Ms Chan is also the sales director of gold dealer CNI Bullion Ltd, which is 30% owned by CVC (the maximum percentage allowed for a Chapter 21 company) and generated most of CVC's profit in 2010. We don't know who owns the rest of CNI Bullion, but that stake puts her independence into question, as she is an employee of an associate of CVC, a substantial shareholder of Longlife. How can Ms Chan be independent of Longlife? It appears that CNI Bullion is part of a larger group of financial services companies under the umbrella of CNI Securities Group Ltd. According to note 34 of CVC's 2010 annual report, Mr Yau has beneficial interests in CNI Securities Ltd, CNI Financial Holdings Ltd and CNI Assets Management Ltd. Another group company is CNI Credit Ltd.

So that's 2 of the 3 new directors we can link to CVC.

The third director, Mr Sham, has no connection to CVC that we are aware of, but he has featured in two previous Webb-site articles for his work as a valuer of businesses acquired by listed companies. In the first of those, Cooking with Gas (4-Mar-2004), two directors of the client company, Grand Field Group Holdings Ltd (0115) were subsequently jailed after charges were brought by the ICAC relating to the fraudulent acquisition. Mr Sham was not charged with any offence.

A bankrupt valuer

According to a follow-up announcement by Longlife made 3 days after his appointment, Mr Sham was declared bankrupt on 11-Jun-2003 and discharged from bankruptcy 5 years later. It is interesting to note that his bankruptcy did not apparently stop him acting as Executive Director of B.I. Appraisals Ltd and signing valuation reports in numerous listed company circulars while he was bankrupt. Perhaps he obtained leave of the court to act as director under section 156 of the Companies Ordinance. As far as we know, his bankruptcy was not disclosed in any of those reports. It only came to light because directors of HK-listed companies have to disclose past bankruptcies.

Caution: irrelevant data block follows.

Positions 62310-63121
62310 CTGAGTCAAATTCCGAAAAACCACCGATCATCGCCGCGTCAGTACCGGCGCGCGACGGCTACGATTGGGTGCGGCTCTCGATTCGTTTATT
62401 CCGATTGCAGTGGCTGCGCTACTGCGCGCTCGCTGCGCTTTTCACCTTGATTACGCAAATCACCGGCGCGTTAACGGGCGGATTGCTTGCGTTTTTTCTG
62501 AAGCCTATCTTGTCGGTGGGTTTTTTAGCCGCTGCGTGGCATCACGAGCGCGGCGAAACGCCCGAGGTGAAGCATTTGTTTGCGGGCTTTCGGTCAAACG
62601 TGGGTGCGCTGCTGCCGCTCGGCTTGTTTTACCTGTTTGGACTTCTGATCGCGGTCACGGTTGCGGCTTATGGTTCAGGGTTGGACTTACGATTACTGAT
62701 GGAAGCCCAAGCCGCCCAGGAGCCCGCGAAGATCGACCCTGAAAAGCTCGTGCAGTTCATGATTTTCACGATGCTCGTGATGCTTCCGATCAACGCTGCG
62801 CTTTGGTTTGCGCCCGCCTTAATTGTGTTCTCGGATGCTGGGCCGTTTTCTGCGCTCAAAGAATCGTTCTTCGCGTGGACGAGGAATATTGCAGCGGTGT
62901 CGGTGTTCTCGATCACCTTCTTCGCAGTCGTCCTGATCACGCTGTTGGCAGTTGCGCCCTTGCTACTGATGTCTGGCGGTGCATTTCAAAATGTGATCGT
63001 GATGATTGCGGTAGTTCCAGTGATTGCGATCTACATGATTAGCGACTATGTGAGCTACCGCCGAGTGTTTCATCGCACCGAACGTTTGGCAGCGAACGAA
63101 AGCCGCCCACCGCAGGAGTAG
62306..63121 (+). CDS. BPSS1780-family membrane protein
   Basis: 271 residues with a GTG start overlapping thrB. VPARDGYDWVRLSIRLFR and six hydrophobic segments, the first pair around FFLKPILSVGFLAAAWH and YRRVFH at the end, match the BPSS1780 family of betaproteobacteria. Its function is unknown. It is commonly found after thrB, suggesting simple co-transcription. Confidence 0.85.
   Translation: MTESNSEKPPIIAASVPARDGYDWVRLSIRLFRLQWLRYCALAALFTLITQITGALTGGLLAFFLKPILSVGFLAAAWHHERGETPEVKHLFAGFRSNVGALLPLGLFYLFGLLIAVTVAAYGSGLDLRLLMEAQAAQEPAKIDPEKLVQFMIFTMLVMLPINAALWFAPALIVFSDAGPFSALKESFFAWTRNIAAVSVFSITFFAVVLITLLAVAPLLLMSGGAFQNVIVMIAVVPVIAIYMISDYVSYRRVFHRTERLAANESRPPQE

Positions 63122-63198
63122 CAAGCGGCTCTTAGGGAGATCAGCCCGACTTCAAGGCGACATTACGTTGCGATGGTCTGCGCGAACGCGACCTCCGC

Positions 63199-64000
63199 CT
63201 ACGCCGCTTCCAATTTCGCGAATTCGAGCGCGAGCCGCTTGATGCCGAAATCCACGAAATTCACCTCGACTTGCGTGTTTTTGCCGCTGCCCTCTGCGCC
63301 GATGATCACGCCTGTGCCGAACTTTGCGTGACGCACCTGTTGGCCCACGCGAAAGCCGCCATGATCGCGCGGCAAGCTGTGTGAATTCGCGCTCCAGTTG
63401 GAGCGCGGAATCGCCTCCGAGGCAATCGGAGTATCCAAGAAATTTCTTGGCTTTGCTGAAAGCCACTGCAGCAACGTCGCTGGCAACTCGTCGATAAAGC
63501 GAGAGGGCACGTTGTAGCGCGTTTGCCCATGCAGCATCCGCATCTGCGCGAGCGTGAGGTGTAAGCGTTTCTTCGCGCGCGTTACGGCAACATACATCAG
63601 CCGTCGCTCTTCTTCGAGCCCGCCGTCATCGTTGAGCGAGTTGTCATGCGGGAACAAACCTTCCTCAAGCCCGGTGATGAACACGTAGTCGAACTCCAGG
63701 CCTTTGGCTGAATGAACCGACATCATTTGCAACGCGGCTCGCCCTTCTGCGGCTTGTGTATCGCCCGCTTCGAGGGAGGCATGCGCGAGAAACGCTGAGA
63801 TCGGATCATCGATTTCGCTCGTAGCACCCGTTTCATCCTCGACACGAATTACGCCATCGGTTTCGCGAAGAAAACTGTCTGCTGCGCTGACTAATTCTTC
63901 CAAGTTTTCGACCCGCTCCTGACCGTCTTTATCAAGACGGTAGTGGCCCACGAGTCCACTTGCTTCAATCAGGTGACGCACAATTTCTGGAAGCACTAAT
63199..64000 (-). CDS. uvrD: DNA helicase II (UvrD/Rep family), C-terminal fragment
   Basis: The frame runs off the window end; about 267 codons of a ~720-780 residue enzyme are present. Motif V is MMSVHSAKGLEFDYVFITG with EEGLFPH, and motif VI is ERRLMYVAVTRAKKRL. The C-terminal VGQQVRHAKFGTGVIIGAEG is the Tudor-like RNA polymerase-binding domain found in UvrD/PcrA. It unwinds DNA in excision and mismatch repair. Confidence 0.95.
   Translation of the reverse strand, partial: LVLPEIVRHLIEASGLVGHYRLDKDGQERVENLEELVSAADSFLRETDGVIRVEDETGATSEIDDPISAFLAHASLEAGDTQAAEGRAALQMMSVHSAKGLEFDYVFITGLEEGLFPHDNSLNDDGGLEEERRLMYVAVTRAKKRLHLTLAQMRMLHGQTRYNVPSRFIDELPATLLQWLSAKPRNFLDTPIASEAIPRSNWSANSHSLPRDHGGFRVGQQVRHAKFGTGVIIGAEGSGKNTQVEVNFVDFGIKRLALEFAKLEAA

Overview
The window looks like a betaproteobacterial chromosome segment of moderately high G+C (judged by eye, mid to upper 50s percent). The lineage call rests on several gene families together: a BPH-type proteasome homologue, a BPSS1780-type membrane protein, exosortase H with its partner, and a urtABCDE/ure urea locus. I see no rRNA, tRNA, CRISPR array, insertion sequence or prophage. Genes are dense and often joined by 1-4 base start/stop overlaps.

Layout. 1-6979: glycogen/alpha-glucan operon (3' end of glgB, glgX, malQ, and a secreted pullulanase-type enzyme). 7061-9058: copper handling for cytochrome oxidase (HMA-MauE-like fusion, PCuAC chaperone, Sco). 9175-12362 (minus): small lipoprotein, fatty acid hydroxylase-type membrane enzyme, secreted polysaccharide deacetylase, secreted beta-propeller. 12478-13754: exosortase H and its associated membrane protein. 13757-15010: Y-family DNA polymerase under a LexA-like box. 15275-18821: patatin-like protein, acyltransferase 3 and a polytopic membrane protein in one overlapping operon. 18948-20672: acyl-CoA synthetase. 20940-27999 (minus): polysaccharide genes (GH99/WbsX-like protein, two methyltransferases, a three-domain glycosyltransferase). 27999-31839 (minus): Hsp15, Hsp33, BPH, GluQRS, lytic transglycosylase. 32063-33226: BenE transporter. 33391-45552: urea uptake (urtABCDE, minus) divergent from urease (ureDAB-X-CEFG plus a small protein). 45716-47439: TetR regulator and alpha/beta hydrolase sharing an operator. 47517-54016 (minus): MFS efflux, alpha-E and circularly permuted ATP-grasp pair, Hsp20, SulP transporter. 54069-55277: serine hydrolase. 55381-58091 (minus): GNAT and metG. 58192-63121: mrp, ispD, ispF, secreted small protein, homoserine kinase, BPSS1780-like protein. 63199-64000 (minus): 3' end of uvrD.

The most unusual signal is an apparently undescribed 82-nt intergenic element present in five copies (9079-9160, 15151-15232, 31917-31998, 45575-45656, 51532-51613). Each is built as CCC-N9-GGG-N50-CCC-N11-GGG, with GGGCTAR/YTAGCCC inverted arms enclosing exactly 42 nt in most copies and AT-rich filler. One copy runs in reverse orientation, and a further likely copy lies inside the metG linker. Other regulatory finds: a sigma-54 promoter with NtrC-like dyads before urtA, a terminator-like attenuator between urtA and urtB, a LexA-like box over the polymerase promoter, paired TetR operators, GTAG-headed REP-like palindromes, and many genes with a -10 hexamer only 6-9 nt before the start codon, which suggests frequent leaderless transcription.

Whatever the reasons for his bankruptcy, investors in those companies might have viewed the valuations differently if they had known that they were being written by an undischarged bankrupt. For a list of HK-listed clients of his firm, click here. The "1-time" appointments relate to reports in circulars to shareholders. The others relate to ongoing appearances as a valuer in annual reports.

Athens Capital

We pause to note that according to CVC's 2010 annual report, Mr Yau had beneficial interests in Athens Capital Ltd (ACL). ACL acted as placing agent for Longlife in a placing of new shares at $0.215 per share on 10-Feb-2010 which completed on 10-Mar-2010.

Options for CVC

On 9-Apr-2010, Longlife granted options to CVC to subscribe 500,000 shares, exercisable at $0.355 per share for 10 years. No justification was offered for this grant of options to a substantial shareholder. It's not as if CVC is an employee who required incentivisation.


In fact, Longlife and CVC were getting on so well together that they decided to share an office lease, jointly signing a tenancy agreement for part of the 76th floor of HK's tallest building, the spanking new International Commerce Centre, for 3 years starting 5-Jul-2010. At that time, CVC owned 9.16% of Longlife, and Longlife had not yet become a disclosed shareholder of CVC.

The joint tenancy was first disclosed on page 14 of the Longlife annual results announcement on 22-Dec-2010. If either company defaults on its half of the rent, then the other company is liable for the full amount. According to their reports, CVC occupies Suite 7601B, and Longlife occupies Suite 7602A.